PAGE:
3

I've some confusion when metering & developing for film.

  1. I've learned that it is preferred to overexpose a negative film, e.g. ISO400 film and use as ISO200 film, and develop using standard development time specified in digitaltruth.com

  2. Now, I also learned to decrease the development time in order to "develop for the highlights", and make the image more easy to print.

  3. I also learned in order to increase the contrast, I need to underexpose and increase the development time. (e.g. Tri-X 400 use as ISO1600, and push the film during development)

(1) & (2) seems okay for me, which means I can always do the following

  • Half rate my film ISO when shooting, e.g. (rate my TMax400 as ISO200)
  • Decrease the development time (e.g. standard Tmax400 development time is 5.5min, now I only use 80% which is 4.4min

But for (3), sounds like it contradicts with (1), (2) above?

Any guideline I could follow more easily?

[1] http://petapixel.com/2015/08/10/how-much-can-you-overexpose-negative-film-have-a-look/

[2] http://www.redisonellis.com/exposure.html

  • Just going to say, for 3) I'd just use a contrast filter in the enlarger..Take the picture as it is and then use other "magic" skills to change the looks. – SailorCire Mar 3 '16 at 0:02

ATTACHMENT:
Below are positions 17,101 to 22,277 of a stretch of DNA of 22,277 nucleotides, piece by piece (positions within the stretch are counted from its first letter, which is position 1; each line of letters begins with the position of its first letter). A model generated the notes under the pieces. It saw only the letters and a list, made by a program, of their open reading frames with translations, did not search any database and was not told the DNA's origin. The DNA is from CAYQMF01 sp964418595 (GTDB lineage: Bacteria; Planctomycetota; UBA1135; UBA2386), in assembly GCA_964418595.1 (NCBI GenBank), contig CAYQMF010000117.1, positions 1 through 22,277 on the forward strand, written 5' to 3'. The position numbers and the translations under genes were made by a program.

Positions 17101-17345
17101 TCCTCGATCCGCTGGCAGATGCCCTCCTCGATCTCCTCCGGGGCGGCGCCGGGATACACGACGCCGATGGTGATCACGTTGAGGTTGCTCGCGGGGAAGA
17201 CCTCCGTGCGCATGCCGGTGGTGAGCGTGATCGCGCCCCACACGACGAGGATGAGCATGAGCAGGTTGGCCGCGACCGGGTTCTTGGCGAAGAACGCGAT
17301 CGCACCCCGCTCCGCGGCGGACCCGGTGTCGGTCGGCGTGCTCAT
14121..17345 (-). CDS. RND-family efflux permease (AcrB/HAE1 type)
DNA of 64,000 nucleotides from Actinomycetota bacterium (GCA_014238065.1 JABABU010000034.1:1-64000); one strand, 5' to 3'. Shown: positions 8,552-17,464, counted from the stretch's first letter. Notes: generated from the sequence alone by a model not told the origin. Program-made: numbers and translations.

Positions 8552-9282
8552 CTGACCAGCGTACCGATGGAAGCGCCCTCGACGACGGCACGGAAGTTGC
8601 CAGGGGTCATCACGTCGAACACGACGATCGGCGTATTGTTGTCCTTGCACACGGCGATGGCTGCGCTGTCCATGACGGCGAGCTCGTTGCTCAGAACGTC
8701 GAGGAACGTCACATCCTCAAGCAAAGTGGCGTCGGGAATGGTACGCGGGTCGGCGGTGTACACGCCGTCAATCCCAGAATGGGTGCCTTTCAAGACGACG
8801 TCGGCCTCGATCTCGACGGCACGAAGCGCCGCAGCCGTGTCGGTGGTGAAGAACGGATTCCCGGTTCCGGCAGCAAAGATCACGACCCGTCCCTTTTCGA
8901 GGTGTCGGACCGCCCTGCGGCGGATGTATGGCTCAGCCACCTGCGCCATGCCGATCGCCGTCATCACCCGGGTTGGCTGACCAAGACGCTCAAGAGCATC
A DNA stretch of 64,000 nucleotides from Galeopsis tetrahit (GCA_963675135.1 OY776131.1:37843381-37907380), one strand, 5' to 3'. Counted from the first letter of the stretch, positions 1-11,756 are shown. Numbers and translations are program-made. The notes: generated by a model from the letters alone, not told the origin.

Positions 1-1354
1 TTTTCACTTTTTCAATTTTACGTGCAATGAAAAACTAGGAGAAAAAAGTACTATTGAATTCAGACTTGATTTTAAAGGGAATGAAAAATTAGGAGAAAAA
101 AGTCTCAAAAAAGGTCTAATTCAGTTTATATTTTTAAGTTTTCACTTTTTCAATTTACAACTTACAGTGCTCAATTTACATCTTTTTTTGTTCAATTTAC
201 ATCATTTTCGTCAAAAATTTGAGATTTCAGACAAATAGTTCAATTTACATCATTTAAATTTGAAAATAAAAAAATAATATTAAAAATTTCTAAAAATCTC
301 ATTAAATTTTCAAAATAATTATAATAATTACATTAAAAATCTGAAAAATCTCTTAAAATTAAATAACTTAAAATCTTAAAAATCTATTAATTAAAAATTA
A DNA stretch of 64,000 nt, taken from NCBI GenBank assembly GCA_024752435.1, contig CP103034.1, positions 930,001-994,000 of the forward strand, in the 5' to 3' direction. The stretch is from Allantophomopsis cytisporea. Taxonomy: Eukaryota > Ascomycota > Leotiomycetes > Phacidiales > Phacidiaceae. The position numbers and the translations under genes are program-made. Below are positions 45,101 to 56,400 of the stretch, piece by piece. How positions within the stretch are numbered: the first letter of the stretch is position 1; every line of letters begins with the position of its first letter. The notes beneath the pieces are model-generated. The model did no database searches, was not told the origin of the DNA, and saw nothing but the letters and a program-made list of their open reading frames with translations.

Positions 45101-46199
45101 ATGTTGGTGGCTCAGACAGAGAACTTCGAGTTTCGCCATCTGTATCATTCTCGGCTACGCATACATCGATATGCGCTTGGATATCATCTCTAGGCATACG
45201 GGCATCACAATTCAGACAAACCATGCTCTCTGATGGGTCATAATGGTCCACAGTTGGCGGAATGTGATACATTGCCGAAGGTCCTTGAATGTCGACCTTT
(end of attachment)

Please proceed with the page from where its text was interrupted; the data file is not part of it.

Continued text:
• This is the basis of the "Zone System" developed (!) by Fred Archer and the little-known Ansel Adams. It professed: 1. Visualize how you want the image to appear. 2. Meter the luminance values of the scene and assign the luminance values to the scene (shadow, mid, highlight - ignoring specular highlights). 3. Expose for the exposure range you wish to capture. 4. Process to compress or expand the contrast range to fit the dynamic range of the print paper. 5. Print the resulting negative with little or no manipulation onto graded (not multi-grade) photographic paper for display. – Stan May 11 '16 at 18:49
3

Yes, as far as my knowledge goes, [1] and [2] aim for a maximum of captured and accessible dynamic range with a flat gradation (which can then in print be tuned for more contrast), while [3] aimes for a steep gradation curve that might be harder to print (because of the higher density) and may result in thicker grain and loss of tonal range due to the high contrast.

Good shooting practice would be 1&2, while the result is a good print. Practice 3 has been established and recognized as a distinguished look only by the need to shoot film in low light conditions in the beginning.

So it does mainly depend on the look you want to achieve, some things cannot be achieved in print. However, 1&2 would be the more flexible option.

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